In this article, I will be looking at the valuation and technical outlook for Google (NASDAQ:GOOG) in advance of Google reporting earnings on October 17th to try to gain clarity as to what the price of the stock could be after it reports.
Valuation Method #1: DCF [Discounted Cash Flow]
I will be valuing Google the same way I have been valuing stocks in my "undervalued stock of the week series." I will be using a DCF calculator, with data for earnings and growth coming from Zacks.com, benchmark data from longrundata.com, and CPI data from the BLS. The DCF table below shows the fair value of shares of Google is $862.65/share, which is slightly below its current price of $867.
EPS [ttm]: $34.12
Long-term Growth Rate: 15.83%
Earnings grow for next: 5 years
Level off: to 1% after
Benchmark return: 10 yr annualized SPY return of 6.86%+1.50% inflation= 8.36% benchmark
Valuation Method #2: Trefis
For this valuation, the method I will be using the Trefis Google page to see what the value of Google is, based on the value of each of its underlying businesses. The chart below shows that based on the underlying divisions of Google shares have an estimated fair value of $865/share, which is slightly below its current price of $867. In addition, the table shows that Cash [net of debt] accounts for $144/share of the value of Google; this leads me to an inevitable question. Will this be the quarter that Google initiates buyback or starts paying a dividend? If they do, there is an example of how this turned out for Apple (NASDAQ:AAPL); since its first dividend payment on August 9th 2012, shares have fallen nearly 21%. Google, seeing what happened to the share price of Apple, will not start paying a dividend or buying back stock, and the only way I believe that will occur is if there is an activist investor involved.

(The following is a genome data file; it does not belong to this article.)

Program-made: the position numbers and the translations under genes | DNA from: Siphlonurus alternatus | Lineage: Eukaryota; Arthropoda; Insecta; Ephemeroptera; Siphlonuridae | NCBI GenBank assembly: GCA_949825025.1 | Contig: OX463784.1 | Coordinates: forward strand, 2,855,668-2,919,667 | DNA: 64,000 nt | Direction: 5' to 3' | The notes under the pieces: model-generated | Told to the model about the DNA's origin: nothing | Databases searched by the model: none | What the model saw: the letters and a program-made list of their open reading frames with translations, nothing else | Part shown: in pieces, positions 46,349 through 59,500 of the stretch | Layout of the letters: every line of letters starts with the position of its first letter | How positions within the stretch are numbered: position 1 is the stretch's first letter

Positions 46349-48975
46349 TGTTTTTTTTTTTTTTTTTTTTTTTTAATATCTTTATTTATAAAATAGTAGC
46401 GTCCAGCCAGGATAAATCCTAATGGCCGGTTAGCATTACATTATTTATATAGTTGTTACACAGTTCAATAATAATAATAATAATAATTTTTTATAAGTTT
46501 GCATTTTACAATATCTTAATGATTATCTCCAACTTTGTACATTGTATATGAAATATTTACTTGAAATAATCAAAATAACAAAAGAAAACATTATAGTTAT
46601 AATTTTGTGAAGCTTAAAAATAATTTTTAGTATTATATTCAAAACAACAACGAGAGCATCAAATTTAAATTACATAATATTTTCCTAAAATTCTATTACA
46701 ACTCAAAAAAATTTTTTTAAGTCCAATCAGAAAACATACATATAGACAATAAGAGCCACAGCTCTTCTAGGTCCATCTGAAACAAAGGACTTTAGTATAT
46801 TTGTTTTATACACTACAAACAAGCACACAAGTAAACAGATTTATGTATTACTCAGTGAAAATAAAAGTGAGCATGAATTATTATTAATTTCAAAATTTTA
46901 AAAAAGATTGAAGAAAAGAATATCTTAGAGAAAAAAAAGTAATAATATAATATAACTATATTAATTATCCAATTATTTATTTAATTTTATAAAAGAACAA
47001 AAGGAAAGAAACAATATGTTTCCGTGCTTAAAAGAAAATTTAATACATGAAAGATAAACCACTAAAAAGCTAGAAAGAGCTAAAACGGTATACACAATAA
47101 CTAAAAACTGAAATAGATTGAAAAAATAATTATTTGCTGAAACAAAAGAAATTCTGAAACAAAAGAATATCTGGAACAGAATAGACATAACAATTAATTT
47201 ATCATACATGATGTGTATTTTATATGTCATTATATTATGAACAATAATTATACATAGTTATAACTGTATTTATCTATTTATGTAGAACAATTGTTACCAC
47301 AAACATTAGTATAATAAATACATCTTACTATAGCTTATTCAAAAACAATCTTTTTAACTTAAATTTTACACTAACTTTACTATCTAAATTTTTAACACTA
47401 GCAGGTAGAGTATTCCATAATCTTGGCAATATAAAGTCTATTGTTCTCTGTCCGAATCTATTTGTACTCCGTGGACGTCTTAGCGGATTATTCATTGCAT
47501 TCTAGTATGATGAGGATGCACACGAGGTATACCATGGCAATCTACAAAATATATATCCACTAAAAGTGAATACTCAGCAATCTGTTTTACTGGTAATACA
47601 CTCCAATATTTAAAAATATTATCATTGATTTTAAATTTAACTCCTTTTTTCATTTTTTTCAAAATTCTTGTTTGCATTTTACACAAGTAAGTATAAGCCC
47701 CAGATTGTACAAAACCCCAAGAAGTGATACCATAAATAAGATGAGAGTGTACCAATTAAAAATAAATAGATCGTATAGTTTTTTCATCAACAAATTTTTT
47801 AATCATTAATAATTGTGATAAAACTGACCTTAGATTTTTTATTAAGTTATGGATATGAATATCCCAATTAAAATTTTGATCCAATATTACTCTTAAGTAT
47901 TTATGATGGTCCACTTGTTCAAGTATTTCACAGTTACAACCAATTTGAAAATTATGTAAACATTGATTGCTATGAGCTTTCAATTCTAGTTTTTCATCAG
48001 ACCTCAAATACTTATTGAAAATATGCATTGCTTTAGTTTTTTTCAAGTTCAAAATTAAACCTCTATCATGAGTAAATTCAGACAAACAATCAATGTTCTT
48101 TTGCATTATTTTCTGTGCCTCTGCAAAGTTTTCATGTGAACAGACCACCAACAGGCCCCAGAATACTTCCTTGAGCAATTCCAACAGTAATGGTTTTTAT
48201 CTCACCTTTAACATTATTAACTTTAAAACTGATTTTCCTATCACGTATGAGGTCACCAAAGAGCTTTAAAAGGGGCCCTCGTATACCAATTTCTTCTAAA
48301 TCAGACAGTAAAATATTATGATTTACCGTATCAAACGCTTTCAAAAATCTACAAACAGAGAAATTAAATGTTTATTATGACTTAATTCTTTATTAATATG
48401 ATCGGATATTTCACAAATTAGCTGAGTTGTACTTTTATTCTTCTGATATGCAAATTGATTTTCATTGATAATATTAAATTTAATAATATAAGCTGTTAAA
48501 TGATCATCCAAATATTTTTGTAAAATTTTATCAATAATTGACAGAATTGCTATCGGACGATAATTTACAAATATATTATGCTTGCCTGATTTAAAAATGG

Valuation Method #3: Historical PE
For this valuation method, I will be using the historical PE ratio, which Google has traded at on average over the last 5 years. I retrieved the PE ratio data from Morningstar s valuation page for Google, and it showed that Google has traded at an average PE of 23.9 over the last 5 years.
Using the EPS data from Valuation Method #1, I multiplied that by the historical 5-year average PE ratio to get an estimated fair value of $815.47/share, which is 5.94% below the current price of $867. [34.12 eps x 23.9 pe ratio = $815.47]
Technical Chart #1: Support
The chart below shows that Google has a strong level of support [Red Line] at $844.75. This level is very important, because it the level where shares traded in early March and failed to get through, but were able to break through in early May. After this breakout, the $844.75 has acted as a floor of support, which has been tested three times, once in June, once at the end of August, once yesterday, and has held each time. If this level of support is broken with a close below it, the next level of major support [Blue Line] is at $757.50, which is 12.63% below current levels.
Technical Chart #2: Fibonacci Retracement
The chart below shows Google with a Fibonacci retracement overlay using the low of 2013, and the high of 2013 as my beginning and endpoints used to calculate retracement levels. The chart shows that during the recent sell-off, shares were able to stay above the 38.2% retracement level, which is at $839.19. This level is very close to the support level from above, which I believe is not a coincidence, and speaks to the significance of the support Google stock has around the $840 level. If shares were to close below the 38.2% retracement level, the next stop would be the 50% retracement level, which is at $811.76 and 6.37% below current levels.
Based on the results of each valuation method, I believe shares of Google are fairly valued to slightly overvalued at current levels. Based on the results of looking at the technical charts for Google, I see that if there is a close below the $844-$839 level, shares of Google could have downside risk ranging from around 6% to 13%.
Overall, taking into account both the valuation and the technical outlook, I believe with earnings coming up a next week for Google, I see very little upside and more risk to the downside after Google reports earnings.
Disclosure: I have no positions in any stocks mentioned, and no plans to initiate any positions within the next 72 hours. I wrote this article myself, and it expresses my own opinions. I am not receiving compensation for it (other than from Seeking Alpha). I have no business relationship with any company whose stock is mentioned in this article.